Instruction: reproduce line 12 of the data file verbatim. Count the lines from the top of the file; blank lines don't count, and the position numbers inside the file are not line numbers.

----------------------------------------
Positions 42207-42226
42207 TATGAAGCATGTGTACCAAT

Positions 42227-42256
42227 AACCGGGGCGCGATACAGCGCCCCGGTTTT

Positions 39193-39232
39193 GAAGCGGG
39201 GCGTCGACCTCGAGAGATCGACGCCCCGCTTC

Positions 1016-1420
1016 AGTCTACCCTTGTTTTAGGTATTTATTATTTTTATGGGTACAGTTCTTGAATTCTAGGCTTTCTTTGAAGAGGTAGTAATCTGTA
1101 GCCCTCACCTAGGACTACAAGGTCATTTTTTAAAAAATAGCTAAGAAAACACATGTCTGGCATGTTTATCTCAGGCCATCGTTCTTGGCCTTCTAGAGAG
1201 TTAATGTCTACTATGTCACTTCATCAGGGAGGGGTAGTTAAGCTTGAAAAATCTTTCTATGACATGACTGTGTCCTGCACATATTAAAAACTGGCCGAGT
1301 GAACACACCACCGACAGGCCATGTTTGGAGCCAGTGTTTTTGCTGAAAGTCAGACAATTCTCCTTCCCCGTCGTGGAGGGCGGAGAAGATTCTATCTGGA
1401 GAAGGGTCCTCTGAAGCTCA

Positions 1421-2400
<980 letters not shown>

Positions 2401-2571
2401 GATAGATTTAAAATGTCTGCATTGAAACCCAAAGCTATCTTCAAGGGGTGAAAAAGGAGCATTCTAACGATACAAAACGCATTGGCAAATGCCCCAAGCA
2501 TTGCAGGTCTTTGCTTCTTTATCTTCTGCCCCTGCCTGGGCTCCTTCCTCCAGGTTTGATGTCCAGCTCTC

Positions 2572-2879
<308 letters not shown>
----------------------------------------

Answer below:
1301 GAACACACCACCGACAGGCCATGTTTGGAGCCAGTGTTTTTGCTGAAAGTCAGACAATTCTCCTTCCCCGTCGTGGAGGGCGGAGAAGATTCTATCTGGA